It’s official: the players at this year’s Australian Open are slugging it out for longer. Men’s matches are lasting, on average, 25 minutes longer than they did during the 2021 tournament, while points are lasting longer, both in duration and the number of shots in each rally.
This will not come as a surprise to the hardy souls who braved the 4am finish for last week’s Andy Murray-Thanasi Kokkinakis six-hour slug fest. Or those who witnessed the astonishing 70-point rally between Australia’s Jason Kubler and Russian Karen Khachanov early in the tournament.
But official Australian Open data, obtained and analysed by The Age and the Sydney Morning Herald, shows these long points and long matches are part of a trend. Experts attribute the drawn-out contests to a range of factors including the quality of the tennis balls, the physical prowess of the players and a hunch that players are taking every one of the 25 seconds on the serving clock that was introduced at the majors in 2018, ironically to crack down on time-wasting.
Through the first four rounds of the men’s singles at Melbourne Park, in which 120 matches culled the field to an elite eight in the quarter-finals, ticket-holders have had a one in four chance of settling in for five sets of mayhem.
Twenty-nine matches in the first eight days in Melbourne went to five sets. That represents a spike as only 20 and 19 matches went that distance at the 2021 and 2022 Australian Opens, respectively. There were 27 five-setters for the same period at Melbourne Park in 2020.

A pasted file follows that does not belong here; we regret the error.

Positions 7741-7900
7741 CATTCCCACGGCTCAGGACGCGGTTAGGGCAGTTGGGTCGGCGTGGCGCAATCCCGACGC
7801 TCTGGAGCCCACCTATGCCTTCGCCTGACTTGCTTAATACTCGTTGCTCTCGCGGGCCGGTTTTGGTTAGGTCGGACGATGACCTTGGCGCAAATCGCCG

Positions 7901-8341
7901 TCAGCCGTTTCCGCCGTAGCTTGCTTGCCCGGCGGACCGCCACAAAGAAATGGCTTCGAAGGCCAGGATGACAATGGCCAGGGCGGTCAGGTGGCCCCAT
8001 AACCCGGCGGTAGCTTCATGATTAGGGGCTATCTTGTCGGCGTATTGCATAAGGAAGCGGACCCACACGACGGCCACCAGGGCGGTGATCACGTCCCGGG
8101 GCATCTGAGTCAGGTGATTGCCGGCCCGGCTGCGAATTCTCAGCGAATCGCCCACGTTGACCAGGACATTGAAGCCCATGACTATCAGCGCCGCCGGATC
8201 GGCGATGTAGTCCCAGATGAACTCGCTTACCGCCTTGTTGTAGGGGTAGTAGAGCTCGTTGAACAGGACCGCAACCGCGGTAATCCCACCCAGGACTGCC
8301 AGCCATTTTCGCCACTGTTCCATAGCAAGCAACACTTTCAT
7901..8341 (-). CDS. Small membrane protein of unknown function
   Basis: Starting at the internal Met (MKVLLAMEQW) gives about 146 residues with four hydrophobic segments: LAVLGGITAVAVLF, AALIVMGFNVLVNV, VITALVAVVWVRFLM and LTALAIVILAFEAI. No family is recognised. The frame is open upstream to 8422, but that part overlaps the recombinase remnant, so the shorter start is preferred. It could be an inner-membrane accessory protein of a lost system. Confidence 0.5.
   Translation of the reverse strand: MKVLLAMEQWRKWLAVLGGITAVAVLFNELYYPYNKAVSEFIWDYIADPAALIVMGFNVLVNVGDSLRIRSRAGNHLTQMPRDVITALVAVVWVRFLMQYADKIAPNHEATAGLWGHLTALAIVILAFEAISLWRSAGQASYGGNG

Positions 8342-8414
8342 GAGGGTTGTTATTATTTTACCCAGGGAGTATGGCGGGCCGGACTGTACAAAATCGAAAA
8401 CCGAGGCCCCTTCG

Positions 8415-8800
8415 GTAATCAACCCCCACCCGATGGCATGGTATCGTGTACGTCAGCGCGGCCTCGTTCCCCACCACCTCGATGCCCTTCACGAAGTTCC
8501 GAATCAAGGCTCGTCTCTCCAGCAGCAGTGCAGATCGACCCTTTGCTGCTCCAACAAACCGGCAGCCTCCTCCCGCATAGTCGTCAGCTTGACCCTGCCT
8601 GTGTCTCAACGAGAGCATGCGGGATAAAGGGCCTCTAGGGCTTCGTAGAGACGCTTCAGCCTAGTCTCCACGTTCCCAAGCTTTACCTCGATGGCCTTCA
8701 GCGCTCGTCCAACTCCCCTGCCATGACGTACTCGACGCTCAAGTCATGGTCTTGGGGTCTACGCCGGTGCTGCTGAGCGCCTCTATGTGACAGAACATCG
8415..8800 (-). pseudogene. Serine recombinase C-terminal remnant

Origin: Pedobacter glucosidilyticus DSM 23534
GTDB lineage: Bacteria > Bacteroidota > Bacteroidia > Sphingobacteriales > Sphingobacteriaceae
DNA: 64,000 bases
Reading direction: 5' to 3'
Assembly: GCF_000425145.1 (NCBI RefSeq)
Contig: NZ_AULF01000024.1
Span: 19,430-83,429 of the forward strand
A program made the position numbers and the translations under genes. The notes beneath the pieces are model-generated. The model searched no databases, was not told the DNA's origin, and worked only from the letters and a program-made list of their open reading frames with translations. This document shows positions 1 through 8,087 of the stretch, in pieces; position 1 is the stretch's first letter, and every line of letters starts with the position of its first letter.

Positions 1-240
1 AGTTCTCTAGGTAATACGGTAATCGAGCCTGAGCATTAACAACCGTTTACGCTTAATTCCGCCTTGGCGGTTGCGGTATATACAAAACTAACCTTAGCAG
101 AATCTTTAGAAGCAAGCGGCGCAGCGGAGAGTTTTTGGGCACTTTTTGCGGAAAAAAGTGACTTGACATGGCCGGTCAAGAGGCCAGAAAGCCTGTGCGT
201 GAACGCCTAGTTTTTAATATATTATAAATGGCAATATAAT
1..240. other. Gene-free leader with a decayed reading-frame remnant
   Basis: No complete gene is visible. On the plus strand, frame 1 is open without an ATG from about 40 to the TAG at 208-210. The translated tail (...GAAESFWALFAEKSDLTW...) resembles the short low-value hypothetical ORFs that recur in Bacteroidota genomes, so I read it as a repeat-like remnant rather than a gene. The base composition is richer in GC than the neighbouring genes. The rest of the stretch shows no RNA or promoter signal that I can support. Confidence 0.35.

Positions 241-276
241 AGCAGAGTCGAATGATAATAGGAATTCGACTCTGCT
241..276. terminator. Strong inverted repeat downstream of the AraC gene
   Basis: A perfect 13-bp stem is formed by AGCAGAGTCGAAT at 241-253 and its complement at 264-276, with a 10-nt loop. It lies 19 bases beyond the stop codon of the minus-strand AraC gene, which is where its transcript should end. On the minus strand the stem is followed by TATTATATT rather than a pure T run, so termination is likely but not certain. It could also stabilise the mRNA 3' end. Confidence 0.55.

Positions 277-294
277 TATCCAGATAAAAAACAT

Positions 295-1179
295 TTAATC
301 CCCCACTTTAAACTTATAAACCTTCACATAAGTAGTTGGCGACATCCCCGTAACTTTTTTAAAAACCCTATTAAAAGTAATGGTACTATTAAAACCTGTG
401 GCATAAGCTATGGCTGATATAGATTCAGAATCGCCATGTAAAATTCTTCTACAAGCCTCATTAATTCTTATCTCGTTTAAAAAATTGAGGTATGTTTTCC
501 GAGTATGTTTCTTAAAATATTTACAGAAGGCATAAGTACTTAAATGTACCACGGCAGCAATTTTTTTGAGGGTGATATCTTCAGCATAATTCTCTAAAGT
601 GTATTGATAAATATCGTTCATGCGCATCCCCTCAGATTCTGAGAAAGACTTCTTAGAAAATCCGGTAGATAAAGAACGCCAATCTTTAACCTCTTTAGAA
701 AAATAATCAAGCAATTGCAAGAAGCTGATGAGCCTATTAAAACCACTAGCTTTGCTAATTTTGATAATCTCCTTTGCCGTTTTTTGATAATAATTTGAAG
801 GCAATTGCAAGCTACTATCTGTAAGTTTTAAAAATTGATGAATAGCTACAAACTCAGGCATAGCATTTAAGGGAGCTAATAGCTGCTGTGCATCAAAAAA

In the first four rounds, men’s matches have lasted an average of 172 minutes – or close to three hours on court. Noticeably, that’s an increase of 25 minutes (roughly half a set of tennis) compared with the corresponding period in 2021, and a jump up from 165 minutes per match last year.
So, what’s contributing to the longer match times and, in turn, putting extra pressure on the Open schedule, with night sessions stretching into the wee hours of the morning?
The performance of the Dunlop balls – questioned by players including Rafael Nadal and Felix Auger-Aliassime – and whether their flat or fluffy state contribute to the length of points, is unclear.
According to Tennis Australia, there are multiple factors in play including medical timeouts, the time between sets and whether the on-court serve clock is having an unintended consequence.
Tennis Australia’s head of innovation, Dr Machar Reid, said the sport was less focused on the issue of overall match times than other trends.
“Match times obviously depend on a number of different factors,” Dr Reid said.
“It’s a bit of an imperfect art form in some respects.
“It’s susceptible to things like extended breaks between sets and injury timeouts, both of which we’ve had more of this year.
“Then you’ve also got the additional factor of the serve clock which, as you know, can be prone to fluctuation.”
The data watchers, however, are keeping a keen eye on average times per point, and there’s a gradual increase that Tennis Australia says, interestingly, is evident in men’s tennis.